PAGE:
The sales profession has long been one of the most lucrative, rewarding landing spots for talented workers. A truly skilled salesperson can earn six figures with a company that provides the right commission structure.
But for every top salesperson in a company, there are at least a few members on the team who are struggling to make even the minimum in commissions each month. As you work to hone your pitch, it's important to realize that pitching is only part of the equation. In the days, weeks, and months following your interactions with leads, you have the biggest opportunity to turn a potential client into a loyal customer.
As top-performing closers will tell you, sales success is largely contingent on the sales rep's ability to follow up with the right touch.
Here are a few things you can do after the pitch to start closing deals like a pro.
Start During the Meeting
If your lead mentions needing to discuss the matter with other team members, choose a date for a follow-up meeting where you can go over any concerns those team members might have.
If your meeting triggers concerns about budget, have a plan in place ahead of time to address those objections. Offer to work out a budget that will fit the client's financial goals and set up a meeting time to go over the new information.
Send Effective Follow-Up Emails
However, there's an art to crafting a follow-up email, and mastering that art can mean the difference between success and failure. One of the best expert tips is to provide information of value to the prospect, ideally based on something discussed in your initial meeting. If potential clients mention something they're struggling with as their business grows, send over a link to a resource that could help.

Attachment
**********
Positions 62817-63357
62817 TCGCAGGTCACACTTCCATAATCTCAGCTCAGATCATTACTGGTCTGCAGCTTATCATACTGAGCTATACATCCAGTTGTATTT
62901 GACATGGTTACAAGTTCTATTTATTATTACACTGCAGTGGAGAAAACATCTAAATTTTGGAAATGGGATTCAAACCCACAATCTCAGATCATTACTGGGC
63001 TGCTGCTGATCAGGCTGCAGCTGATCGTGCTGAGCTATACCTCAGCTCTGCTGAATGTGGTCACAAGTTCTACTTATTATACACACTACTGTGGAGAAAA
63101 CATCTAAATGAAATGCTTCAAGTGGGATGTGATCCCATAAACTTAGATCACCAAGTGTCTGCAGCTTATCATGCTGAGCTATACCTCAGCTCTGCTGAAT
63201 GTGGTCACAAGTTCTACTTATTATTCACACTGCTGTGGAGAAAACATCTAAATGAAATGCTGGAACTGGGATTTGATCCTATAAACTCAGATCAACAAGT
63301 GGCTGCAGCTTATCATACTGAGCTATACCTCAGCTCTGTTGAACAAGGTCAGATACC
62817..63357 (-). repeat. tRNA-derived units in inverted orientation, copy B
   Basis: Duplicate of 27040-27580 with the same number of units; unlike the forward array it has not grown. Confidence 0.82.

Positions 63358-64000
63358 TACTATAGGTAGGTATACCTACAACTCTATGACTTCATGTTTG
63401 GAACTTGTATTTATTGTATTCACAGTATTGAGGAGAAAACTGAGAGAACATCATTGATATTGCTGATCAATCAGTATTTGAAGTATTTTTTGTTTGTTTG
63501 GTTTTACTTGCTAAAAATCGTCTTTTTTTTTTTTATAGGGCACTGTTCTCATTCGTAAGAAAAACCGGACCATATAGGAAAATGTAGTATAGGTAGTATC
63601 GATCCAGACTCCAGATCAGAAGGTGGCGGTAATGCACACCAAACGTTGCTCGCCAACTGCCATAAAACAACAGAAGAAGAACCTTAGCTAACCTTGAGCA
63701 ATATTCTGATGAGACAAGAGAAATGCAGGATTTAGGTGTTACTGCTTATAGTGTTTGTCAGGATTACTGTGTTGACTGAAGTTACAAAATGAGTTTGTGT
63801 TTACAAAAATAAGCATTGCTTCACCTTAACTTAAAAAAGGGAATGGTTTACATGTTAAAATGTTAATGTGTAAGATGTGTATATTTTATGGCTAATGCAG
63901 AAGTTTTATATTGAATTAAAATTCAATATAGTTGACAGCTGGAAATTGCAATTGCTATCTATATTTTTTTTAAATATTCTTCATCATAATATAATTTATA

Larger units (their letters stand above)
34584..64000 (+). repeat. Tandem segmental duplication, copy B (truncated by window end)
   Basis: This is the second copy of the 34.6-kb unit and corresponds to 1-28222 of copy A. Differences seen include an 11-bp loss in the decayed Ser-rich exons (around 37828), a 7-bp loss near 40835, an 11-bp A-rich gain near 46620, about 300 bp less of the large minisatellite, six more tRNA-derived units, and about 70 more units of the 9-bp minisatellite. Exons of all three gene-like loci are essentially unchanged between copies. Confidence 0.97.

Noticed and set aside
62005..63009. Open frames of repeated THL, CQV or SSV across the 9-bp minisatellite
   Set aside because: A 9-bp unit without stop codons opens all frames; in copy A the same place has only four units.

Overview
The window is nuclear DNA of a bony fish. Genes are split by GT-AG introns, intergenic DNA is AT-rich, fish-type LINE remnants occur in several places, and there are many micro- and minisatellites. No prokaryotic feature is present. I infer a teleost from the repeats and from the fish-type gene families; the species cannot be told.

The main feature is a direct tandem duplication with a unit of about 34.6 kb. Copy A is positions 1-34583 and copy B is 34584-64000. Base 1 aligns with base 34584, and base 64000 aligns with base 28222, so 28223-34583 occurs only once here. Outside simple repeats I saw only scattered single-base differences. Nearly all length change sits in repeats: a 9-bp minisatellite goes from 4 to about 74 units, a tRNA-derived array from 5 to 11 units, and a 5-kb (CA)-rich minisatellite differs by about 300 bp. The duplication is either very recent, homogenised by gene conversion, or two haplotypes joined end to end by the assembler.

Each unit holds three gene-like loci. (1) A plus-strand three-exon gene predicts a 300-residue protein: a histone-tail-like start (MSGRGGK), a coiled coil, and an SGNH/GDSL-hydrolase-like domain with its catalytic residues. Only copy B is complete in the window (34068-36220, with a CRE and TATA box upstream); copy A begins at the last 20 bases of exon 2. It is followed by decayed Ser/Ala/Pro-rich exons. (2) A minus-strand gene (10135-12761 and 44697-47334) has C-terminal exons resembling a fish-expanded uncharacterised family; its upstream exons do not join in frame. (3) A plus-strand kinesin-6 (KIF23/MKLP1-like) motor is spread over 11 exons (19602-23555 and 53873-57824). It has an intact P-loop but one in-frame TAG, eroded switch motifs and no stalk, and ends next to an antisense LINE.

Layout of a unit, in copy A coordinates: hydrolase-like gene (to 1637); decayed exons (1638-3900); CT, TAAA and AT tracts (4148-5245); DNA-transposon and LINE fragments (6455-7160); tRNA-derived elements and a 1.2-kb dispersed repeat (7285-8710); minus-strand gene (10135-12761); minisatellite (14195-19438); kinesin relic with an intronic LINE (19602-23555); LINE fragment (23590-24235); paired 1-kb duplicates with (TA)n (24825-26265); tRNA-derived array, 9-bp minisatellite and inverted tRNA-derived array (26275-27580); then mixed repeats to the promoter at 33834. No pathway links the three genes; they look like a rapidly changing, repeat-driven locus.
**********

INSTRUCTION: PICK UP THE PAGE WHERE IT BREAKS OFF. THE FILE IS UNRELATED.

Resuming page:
You'll earn bonus points if that tip isn't related specifically to your business's offerings. Your lead will see the action as a sign that you're genuinely interested in helping them achieve maximum success - not just making money off of them. You'll also keep the line of communication open without directly pressuring to them close.
Be Patiently Persistent
If you feel as though you're being a pest, directly state that if your leads aren't interested, they can just let you know and you'll stop reaching out. This will save everyone time and energy. However, if that still doesn't get a response, make a point to continue to follow up every couple of weeks, using different language and trying different days of the week.
If you originally met in person or by phone, pick up the phone and call occasionally. Some professionals simply prefer voice-based communication over email. You can also try using other messaging channels, like Twitter or LinkedIn, to reach people who aren't replying to your emails.
Know When to Move On
Make a rule for yourself that after a certain period of time with no response whatsoever, you'll cross that lead off your list and circle back in a year or more. In many instances, when you come back to that lead after some time has passed, you'll get better results. You may even find that your original contact at that location has moved on, meaning you can pitch the replacement person with better results.
Knowing when to move on from an unresponsive lead is the difficult part, since times can vary from one industry to another. However, learning to recognize the signs that your prospect will never buy from you can save you a great deal of resources and hassle.